OK, Digital Glamour has been really slow to get off the ground. And the more I look at it, the more I realize why. Good, solid, cyberpunkyness has been relegated to the dusty shelf of cliches. It’s right there with men on the moon and writing stories about Mars. We just don’t do it anymore.
That is to say, not really. Oh, we’ve got certain abominations running around woobifying the genre, making it Younger and Hipper and More Appealing to a Wider Audience, but on the whole cyberpunk seemed, for a while, like it was dying.
I’m beginning to see a glimmer, though. Not a lot, but just enough to make me hopeful.
For instance, check this out.
Now, that book isn’t out yet, or it’d be in my review queue in a heartbeat. But I read something like:
Her brain felt like it was being rewired and she stood in front of the mirror staring at herself as the transmitters in the pills did their job. She was glad to have packed a small prescription bottle in her purse containing a cocktail of pretty colors.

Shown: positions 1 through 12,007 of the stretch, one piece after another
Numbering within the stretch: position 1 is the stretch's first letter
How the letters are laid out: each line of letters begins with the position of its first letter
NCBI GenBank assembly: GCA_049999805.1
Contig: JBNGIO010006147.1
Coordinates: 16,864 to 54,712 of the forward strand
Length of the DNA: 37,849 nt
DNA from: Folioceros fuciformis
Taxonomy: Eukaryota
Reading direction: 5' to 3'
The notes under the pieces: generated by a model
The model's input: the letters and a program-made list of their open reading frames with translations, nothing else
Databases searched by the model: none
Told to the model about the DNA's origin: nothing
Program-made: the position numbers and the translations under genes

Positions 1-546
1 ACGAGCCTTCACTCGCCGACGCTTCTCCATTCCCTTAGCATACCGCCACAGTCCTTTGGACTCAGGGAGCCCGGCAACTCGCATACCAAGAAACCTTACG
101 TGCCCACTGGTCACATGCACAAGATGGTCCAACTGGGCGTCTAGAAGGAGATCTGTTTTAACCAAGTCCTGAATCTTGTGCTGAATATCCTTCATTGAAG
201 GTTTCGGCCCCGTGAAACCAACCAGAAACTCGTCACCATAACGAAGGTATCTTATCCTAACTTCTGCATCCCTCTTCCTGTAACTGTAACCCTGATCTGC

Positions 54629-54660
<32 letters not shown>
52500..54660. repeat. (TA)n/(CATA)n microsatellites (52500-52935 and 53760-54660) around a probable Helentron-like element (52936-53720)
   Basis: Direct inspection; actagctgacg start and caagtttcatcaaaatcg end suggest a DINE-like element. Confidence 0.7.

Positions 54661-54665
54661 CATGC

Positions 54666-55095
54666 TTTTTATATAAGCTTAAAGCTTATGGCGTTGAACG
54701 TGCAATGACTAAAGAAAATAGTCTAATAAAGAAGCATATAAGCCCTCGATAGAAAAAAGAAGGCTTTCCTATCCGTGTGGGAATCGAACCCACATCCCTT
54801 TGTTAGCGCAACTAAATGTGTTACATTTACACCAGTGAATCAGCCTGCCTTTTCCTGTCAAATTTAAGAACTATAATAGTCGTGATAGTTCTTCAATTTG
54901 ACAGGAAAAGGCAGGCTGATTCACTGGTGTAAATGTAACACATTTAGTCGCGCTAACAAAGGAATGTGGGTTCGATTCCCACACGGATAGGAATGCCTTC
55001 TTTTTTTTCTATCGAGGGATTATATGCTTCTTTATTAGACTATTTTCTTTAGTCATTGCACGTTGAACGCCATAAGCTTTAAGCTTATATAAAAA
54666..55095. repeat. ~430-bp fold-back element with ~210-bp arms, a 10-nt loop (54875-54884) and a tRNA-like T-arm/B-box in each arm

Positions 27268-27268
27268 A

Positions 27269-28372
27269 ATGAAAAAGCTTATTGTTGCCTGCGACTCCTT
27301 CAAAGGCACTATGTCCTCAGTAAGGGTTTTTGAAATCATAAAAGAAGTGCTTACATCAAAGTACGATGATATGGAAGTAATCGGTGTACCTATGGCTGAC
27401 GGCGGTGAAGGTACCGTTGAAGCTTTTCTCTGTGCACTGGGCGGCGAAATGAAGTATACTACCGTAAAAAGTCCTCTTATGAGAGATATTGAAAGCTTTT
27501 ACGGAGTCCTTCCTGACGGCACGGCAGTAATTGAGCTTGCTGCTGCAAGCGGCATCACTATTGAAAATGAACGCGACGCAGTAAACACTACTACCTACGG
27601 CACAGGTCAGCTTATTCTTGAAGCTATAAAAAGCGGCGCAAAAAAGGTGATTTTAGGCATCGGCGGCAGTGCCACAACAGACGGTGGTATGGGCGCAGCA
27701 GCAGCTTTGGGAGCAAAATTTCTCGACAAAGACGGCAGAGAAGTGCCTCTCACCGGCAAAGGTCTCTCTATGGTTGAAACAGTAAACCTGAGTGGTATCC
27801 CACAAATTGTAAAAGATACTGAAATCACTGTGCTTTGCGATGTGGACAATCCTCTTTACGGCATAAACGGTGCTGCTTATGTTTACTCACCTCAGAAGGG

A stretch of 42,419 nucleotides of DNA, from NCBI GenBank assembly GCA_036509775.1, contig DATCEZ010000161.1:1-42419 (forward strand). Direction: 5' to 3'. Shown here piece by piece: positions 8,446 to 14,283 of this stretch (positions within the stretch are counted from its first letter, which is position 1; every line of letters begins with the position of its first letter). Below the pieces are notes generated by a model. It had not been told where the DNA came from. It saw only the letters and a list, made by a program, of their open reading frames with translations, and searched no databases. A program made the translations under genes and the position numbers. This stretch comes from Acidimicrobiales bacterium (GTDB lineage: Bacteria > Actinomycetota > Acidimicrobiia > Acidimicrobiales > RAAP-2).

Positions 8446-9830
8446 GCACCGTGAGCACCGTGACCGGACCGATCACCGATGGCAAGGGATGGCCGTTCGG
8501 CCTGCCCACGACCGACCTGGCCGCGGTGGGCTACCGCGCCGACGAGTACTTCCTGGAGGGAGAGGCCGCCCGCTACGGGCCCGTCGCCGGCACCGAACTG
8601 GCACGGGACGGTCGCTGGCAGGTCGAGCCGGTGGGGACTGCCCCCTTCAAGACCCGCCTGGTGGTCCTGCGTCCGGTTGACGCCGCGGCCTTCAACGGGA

It had proved, as she was sure it would, that the stress of perfection was too much. It was a cost Amelia couldn’t pay on her own. It was a price too expensive for even a general’s wife.
and I am pretty excited. Pills with transmitters rewiring brains to achieve perfection? Yes, yes a million times yes. Bring back my dangerous tech, my overreaching corporate-controlled governments.
I don’t know where my readers stand politically, and frankly I don’t care that much. My reviews and my works have little or nothing to do with politics. But I think everyone has to admit that our tech is getting frighteningly close to the tech that causes so many social problems in a good cyberpunk, and without material like that, how can our society begin to think about what it should do when those days get here?
So, bravo young cyberpunk authors. Go forth and explore ethically grey areas of the near future. Show me dystopias, and characters dealing with dystopias in different way. As soon as The Deceiver is out, I’m putting it on the review list.
And remember: I’m always open to new submissions to Digital Glamour. Slow does not mean stopped.